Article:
Self-driving cars used to be artificial intelligence of the imagination, represented only in the sci-fi tropes of media. But as automotive and technology industries are rapidly producing more autonomous vehicles, self-driving cars will likely become a fixture in modern life.

The benefits of self-driving vehicles are vast, with safety being the most prevalent. The technology has already been promoted to eliminate categories of common accidents, increasing the welfare of other drivers and pedestrians. Accidents due to drunk or distracted driving may be a thing of the past. In these cases, the car would safely drive itself, while the “driver” is free to pay attention to other matters.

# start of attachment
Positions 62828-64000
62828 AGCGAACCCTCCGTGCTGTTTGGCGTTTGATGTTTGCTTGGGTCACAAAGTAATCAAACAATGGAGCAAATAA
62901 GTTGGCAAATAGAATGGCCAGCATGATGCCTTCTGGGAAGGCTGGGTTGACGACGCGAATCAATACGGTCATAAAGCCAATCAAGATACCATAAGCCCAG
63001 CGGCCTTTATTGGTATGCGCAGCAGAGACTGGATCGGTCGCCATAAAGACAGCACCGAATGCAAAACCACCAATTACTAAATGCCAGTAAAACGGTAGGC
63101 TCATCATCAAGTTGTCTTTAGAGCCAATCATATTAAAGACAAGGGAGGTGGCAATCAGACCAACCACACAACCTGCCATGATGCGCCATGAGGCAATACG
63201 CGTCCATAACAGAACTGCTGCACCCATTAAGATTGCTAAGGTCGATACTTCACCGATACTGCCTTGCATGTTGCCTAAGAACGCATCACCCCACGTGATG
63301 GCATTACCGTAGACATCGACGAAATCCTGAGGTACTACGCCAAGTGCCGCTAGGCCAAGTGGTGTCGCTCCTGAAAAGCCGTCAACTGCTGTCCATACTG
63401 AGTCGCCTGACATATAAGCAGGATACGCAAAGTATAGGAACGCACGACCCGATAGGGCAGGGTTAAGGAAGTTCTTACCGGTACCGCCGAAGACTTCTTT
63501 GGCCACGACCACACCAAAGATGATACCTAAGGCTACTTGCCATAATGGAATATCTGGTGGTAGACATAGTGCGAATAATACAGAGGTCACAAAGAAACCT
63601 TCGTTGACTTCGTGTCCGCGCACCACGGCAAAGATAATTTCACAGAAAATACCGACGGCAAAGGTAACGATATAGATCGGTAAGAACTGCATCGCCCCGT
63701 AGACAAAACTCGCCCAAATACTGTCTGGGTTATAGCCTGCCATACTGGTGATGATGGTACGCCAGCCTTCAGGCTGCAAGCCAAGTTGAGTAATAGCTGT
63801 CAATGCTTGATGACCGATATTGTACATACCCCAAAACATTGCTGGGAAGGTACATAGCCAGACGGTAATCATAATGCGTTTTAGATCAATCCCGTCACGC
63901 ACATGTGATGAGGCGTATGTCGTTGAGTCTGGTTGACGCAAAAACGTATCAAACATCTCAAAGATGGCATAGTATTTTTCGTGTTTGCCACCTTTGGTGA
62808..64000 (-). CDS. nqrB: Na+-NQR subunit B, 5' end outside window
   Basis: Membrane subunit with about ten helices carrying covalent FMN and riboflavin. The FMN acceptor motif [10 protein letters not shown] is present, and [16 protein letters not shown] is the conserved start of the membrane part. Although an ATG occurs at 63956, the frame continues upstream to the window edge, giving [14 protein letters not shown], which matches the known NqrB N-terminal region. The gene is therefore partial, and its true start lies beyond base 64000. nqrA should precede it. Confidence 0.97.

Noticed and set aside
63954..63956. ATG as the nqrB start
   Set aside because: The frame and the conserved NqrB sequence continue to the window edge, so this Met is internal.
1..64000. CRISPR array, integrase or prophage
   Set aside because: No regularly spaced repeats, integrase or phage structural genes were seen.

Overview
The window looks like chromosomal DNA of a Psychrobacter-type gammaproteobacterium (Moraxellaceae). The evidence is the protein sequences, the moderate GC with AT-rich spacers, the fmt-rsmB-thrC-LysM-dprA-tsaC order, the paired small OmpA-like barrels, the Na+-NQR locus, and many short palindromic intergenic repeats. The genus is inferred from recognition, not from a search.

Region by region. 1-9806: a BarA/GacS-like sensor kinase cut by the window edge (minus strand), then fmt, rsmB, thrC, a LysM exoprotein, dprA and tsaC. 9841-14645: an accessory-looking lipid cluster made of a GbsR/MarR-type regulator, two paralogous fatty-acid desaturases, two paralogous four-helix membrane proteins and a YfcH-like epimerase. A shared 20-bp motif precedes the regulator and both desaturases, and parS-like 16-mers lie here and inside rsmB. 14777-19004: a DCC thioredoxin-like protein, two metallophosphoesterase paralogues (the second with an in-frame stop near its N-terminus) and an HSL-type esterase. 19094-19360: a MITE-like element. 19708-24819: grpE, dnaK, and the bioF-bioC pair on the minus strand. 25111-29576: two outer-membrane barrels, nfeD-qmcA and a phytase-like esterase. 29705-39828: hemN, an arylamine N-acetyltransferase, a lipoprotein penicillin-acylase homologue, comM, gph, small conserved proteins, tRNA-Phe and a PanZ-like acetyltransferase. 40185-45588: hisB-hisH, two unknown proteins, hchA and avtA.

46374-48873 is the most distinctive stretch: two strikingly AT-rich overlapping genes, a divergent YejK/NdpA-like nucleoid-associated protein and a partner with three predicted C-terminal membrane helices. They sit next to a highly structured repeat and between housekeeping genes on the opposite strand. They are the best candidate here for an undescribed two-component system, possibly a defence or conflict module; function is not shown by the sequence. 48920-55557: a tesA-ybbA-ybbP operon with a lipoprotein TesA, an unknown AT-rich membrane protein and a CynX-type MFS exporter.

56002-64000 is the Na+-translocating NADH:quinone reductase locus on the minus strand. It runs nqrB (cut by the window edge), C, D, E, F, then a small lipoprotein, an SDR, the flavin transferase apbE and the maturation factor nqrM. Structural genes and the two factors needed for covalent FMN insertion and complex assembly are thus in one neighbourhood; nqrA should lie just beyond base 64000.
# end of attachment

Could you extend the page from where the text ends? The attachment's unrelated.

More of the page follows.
However, there are cyber risks in creating and using this technology. Researchers found ways to hack in to the wireless connection in a Jeep Cherokee. This hacked wireless connection provided control over audio, air conditioning and the transmission — causing the vehicle to halt in the middle of a highway. Though the technology system may provide an overall safer driving experience, a hacked connection can lead to catastrophic incidents. This potential for hacking leads to other issues: who will bear the burden of liability, and how will insurance companies handle these conflicts?

While self-driving cars are quickly becoming more common, cybersecurity must be researched and increased before usage of this type of technology becomes prolific.